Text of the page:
Bioreduction of chromate in a syngas-based membrane biofilm reactor

Chenkai Niu, Xinyu Zhao, Danting Shi, Yifeng Ying, Mengxiong Wu, Chun Yu Lai, Jianhua Guo, Shihu Hu, Tao Liu

Research output: Journal article publicationJournal articleAcademic researchpeer-review


This study leveraged synthesis gas (syngas), a renewable resource attainable through the gasification of biowaste, to achieve efficient chromate removal from water. To enhance syngas transfer efficiency, a membrane biofilm reactor (MBfR) was employed. Long-term reactor operation showed a stable and high-level chromate removal efficiency > 95%, yielding harmless Cr(III) precipitates, as visualised by scanning electron microscopy and energy dispersive X-ray analysis. Corresponding to the short hydraulic retention time of 0.25 days, a high chromate removal rate of 80 µmol/L/d was attained. In addition to chromate reduction, in situ production of volatile fatty acids (VFAs) by gas fermentation was observed. Three sets of in situ batch tests and two groups of ex situ batch tests jointly unravelled the mechanisms, showing that biological chromate reduction was primarily driven by VFAs produced from in situ syngas fermentation, whereas hydrogen originally present in the syngas played a minor role. 16 S rRNA gene amplicon sequencing has confirmed the enrichment of syngas-fermenting bacteria (such as Sporomusa), who performed in situ gas fermentation leading to the synthesis of VFAs, and organics-utilising bacteria (such as Aquitalea), who utilised VFAs to drive chromate reduction. These findings, combined with batch assays, elucidate the pathways orchestrating synergistic interactions between fermentative microbial cohorts and chromate-reducing microorganisms. The findings facilitate the development of cost-effective strategies for groundwater and drinking water remediation and present an alternative application scenario for syngas.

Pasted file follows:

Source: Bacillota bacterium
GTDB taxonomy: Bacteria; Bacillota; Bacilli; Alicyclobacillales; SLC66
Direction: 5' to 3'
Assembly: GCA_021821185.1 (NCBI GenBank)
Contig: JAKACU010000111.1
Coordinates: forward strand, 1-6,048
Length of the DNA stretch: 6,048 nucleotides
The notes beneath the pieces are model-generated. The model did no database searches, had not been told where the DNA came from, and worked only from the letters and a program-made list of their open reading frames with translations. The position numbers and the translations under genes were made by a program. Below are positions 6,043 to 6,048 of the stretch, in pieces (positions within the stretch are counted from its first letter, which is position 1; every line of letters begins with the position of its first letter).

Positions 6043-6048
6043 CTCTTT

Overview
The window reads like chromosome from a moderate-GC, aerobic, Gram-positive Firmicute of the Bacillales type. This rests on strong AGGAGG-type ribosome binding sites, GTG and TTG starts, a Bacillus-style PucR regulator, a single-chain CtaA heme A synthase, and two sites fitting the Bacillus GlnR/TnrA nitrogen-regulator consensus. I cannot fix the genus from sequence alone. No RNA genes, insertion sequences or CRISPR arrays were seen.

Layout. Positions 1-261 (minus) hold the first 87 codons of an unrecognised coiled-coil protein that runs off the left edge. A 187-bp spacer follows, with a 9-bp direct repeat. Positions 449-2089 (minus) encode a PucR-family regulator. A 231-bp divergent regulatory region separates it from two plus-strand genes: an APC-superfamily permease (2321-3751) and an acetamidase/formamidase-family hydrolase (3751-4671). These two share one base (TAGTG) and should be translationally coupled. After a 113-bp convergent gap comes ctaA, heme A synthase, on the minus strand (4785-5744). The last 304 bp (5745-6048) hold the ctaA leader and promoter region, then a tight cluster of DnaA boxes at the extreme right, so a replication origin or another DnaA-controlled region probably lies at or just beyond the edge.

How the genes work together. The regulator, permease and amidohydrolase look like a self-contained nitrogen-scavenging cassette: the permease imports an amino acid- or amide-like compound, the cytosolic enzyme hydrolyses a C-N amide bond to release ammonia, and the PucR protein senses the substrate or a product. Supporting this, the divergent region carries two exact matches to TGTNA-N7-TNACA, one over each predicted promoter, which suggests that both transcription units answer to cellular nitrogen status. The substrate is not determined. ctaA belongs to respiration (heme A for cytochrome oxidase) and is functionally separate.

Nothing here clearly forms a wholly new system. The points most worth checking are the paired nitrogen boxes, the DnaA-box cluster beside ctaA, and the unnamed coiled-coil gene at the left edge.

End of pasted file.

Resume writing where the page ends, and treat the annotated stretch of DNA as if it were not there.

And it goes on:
Original languageEnglish
Article number134195
JournalJournal of Hazardous Materials
Publication statusPublished - 15 May 2024


  • Chromate reduction
  • Fermentation
  • Groundwater remediation
  • Membrane biofilm reactor (MBfR)
  • Syngas

ASJC Scopus subject areas

  • Environmental Engineering
  • Environmental Chemistry
  • Waste Management and Disposal
  • Pollution
  • Health, Toxicology and Mutagenesis


Dive into the research topics of 'Bioreduction of chromate in a syngas-based membrane biofilm reactor'. Together they form a unique fingerprint.

Cite this